Friday, November 18, 2005
The Man in Black may be gone, but his shadow and his sound live on in "Walk the Line," the thoroughly entertaining new Johnny Cash film biography.
Joaquin Phoenix gives a soulful and musically dexterous performance as Cash. And the always-winning Reese Witherspoon brings bubbly charm and earthy warmth to June Carter, the great love of Cash's life.
It tracks Cash from his humble and troubled, tragic childhood to his service in the military and his struggles afterward to land in the music business.
We follow him into Sun Records and into history, as Cash became part of a rockabilly line-up that included Elvis Presley and Jerry Lee Lewis.
We see him struggle with a bad marriage and a drug habit. And we see the lifeline that June Carter came to represent, over the long years he pursued her (both were married) and she kept him at arm's length, a man who couldn't "walk the line."
"Walk the Line" invites, begs, comparisons to last year's award-winning musical biopic, "Ray." They're both about beloved musical icons of virtually identical status. They both follow lives of hard knocks, hard love won and lost, and battles with addiction.
But "Line" uses the biography as backdrop. What it really is, is a love story. It's about Cash, his rise and fall, and the woman he loved and pursued and courted, the woman he led, as her song puts it, into the "Ring of Fire."
Director James Mangold's film is framed within one of the highlights of Cash's life, his 1968 concert at Folsom Prison. Cash relives his personal journey as he waits to give the comeback performance that would make him a legend.
The script, co-written by Mangold and Gill Dennis, is faithful to that legend. It's based on Cash's autobiography, so naturally his first wife (Ginnifer Goodwin) is played as a shrew. But they also have fun with Cash's reputation. When Johnny, at the end of the long slide that terminated with a drug bust, stalks into his record company to announce his prison concert, to be recorded live for an album, a record exec gripes about his wardrobe.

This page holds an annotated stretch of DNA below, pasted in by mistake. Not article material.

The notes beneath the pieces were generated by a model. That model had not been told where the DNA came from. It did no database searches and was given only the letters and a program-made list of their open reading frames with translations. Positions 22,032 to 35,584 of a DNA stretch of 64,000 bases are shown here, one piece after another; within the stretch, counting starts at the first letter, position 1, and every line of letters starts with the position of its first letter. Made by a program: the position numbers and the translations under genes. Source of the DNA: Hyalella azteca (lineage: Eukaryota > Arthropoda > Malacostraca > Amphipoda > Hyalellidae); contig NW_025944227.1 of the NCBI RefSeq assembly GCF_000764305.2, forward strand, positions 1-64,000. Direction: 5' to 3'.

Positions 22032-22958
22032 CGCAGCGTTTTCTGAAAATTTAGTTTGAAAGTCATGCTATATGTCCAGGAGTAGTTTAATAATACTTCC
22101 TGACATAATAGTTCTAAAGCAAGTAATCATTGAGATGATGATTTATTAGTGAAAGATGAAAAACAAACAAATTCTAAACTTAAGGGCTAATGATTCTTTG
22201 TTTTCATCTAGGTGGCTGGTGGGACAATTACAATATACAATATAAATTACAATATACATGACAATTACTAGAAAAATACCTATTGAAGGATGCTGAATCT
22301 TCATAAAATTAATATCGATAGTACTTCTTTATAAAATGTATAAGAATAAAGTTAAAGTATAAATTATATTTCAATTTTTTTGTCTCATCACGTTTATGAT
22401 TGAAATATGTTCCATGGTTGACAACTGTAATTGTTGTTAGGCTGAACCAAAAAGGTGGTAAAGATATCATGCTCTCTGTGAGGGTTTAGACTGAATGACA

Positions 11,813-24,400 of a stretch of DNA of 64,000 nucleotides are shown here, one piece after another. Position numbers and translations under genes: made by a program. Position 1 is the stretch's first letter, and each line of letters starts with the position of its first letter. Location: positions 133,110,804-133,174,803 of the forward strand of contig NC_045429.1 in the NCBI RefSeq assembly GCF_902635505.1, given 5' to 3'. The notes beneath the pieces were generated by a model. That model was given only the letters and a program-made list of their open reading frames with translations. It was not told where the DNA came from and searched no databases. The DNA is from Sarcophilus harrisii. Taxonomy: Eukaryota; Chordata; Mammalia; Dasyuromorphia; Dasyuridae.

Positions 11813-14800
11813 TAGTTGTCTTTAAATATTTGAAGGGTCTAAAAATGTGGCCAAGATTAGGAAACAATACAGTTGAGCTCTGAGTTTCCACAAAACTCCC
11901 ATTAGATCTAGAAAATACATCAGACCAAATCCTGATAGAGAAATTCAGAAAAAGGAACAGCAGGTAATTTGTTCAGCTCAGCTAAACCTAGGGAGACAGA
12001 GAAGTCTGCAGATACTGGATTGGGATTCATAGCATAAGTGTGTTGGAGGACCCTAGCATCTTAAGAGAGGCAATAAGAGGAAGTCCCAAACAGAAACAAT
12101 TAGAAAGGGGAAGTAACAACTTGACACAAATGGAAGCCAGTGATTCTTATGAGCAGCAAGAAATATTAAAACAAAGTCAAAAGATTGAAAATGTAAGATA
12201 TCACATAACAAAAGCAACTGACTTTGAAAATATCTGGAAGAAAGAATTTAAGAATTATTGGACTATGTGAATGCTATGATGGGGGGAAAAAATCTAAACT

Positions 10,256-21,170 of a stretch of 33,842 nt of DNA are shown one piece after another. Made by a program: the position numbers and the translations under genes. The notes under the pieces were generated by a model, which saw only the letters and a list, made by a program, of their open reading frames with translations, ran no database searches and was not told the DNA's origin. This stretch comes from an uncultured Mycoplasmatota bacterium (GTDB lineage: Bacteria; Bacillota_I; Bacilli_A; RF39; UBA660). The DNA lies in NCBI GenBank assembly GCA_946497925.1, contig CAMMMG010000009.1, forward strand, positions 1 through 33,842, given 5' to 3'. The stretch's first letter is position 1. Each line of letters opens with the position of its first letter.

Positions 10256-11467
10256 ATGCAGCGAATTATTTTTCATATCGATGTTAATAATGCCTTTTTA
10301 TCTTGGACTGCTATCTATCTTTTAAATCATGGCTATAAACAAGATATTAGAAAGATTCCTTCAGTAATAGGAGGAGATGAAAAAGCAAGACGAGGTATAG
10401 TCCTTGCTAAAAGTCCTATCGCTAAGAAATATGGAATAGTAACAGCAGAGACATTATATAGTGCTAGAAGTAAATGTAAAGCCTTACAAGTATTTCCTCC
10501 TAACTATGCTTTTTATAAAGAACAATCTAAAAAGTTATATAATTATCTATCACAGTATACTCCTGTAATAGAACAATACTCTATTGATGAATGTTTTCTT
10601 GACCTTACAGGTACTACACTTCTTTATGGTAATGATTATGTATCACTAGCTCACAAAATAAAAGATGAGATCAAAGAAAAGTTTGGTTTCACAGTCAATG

"What's with the black? You look like you're goin' to a funeral."
Walk the Line ** 1/2
The Man in Black may be gone, but his shadow and his sound live on in "Walk the Line," a thoroughly entertaining Johnny Cash film biography. Joaquin Phoenix gives a soulful and musically dexterous performance as Cash, and Reese Witherspoon brings bubbly charm and earthy warmth to June Carter, the great love of Cash's life.
"Maybe I am," Phoenix-as-Cash growls.
Phoenix, an actor long on sensitivity, plays the script's central thesis to the limit, that Cash lived his whole life with survivor's guilt. It's a bit trite, and isn't nearly the obstacle that "Ray" wore as a badge of honor. But Phoenix makes it believable.
Witherspoon doesn't so much transform herself into the mountain girl/country royalty that June Carter was. She grafts Carter onto her own vibrant personality.
And with Witherspoon in the role, it's easy to believe a bereft Johnny would hike miles through Nashville in the pouring rain, long after reaching stardom, just to have her reject him again.
Robert Patrick plays his bitter, disapproving dad; Shelby Lynne is a virtual non-presence as Cash's long-suffering mother. A couple of good scenes don't become all they could due to weak casting in some supporting roles - Sun Records' Sam Phillips was a huge personality, something Dallas Roberts doesn't get across here.
But that's quibbling. "Walk the Line" is a spirited and winning reminder of the man before he became the legend, of the giant shadow he cast, and of the remarkable woman who cast her shadow over him.